After deserting a Spanish naval ship in the Pacific Northwest, Don Francisco de Paula Marin, a 20-year-old Spanish sailor, arrived in Honolulu in 1794. Marin was the first documented Hispanic to arrive in the Hawaiian Islands.
Marin’s arrival occurred about the same time that King Kamehameha was consolidating all of the Islands into one kingdom while he was living on Oahu. The king maintained a body of advisers who acted as a council of state to aid in his struggle for supremacy.
Don Francisco de Paula Marin, who was from an agricultural part of southern Spain, was known for his extensive knowledge of the medicinal uses of plants and herbs. According to a Hawaiian history book by Richard Wiesnewski, “The Rise and Fall of the Hawaiian Kingdom,” Marin planted the first pineapple in the kingdom of Hawaii on Jan. 2, 1813.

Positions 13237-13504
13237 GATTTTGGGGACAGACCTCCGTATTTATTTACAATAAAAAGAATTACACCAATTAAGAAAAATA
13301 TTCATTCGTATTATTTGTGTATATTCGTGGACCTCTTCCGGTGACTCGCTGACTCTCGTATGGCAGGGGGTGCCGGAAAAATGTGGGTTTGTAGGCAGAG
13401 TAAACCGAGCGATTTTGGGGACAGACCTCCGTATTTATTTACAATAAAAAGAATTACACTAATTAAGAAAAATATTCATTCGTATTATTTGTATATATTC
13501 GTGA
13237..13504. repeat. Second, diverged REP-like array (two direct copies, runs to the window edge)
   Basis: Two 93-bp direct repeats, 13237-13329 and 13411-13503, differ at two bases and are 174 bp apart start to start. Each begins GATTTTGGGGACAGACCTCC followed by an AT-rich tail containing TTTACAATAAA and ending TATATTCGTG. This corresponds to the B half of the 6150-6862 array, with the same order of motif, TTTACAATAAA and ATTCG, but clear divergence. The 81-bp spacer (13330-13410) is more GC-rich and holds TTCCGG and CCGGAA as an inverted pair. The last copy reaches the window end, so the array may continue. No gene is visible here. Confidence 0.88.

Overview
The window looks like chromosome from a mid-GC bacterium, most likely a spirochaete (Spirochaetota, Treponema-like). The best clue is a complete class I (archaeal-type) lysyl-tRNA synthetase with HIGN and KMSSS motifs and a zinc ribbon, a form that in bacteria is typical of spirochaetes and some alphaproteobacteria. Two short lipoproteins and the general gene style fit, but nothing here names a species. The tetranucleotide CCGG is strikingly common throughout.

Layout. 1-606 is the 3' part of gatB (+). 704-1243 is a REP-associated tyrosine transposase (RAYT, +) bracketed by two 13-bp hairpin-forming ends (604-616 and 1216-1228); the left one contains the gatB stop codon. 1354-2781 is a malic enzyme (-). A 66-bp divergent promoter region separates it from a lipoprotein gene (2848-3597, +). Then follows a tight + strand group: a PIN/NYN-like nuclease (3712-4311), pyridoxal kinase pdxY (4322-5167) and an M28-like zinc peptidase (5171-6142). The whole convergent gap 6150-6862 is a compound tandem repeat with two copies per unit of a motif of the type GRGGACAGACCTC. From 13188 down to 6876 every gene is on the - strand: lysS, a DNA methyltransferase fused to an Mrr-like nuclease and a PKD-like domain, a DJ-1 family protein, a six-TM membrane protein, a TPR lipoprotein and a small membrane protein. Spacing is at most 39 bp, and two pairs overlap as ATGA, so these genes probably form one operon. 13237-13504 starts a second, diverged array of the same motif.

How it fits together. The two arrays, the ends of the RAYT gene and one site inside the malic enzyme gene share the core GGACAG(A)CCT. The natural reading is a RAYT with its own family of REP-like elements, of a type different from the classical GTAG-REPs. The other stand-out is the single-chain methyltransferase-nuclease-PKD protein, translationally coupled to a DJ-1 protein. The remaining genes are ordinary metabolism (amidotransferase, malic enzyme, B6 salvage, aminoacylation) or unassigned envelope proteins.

Marin soon became a trusted advisor and confident of the king, acting as his business advisor, bookkeeper, interpreter (he spoke fluent Hawaiian). He also served as the king’s physician and was at his bedside during his death in 1819.
As a result of his service to the king and the alii, Marin was given land on Ford Island to collect plants and provide fresh fruits and vegetables to the crews of foreign ships that arriving at Honolulu Harbor.
Today, Marin is best remembered for his green thumb. He introduced apples, apricots, asparagus, avocados, cabbage, carrots, Chile peppers, eggplant, lemons, limes, macadamia, nectarines, nuts, olives, onion, oranges, parsley, peas, peaches, pears, potatoes, rice, tea and tobacco into the Hawaian Kingdom. READ MORE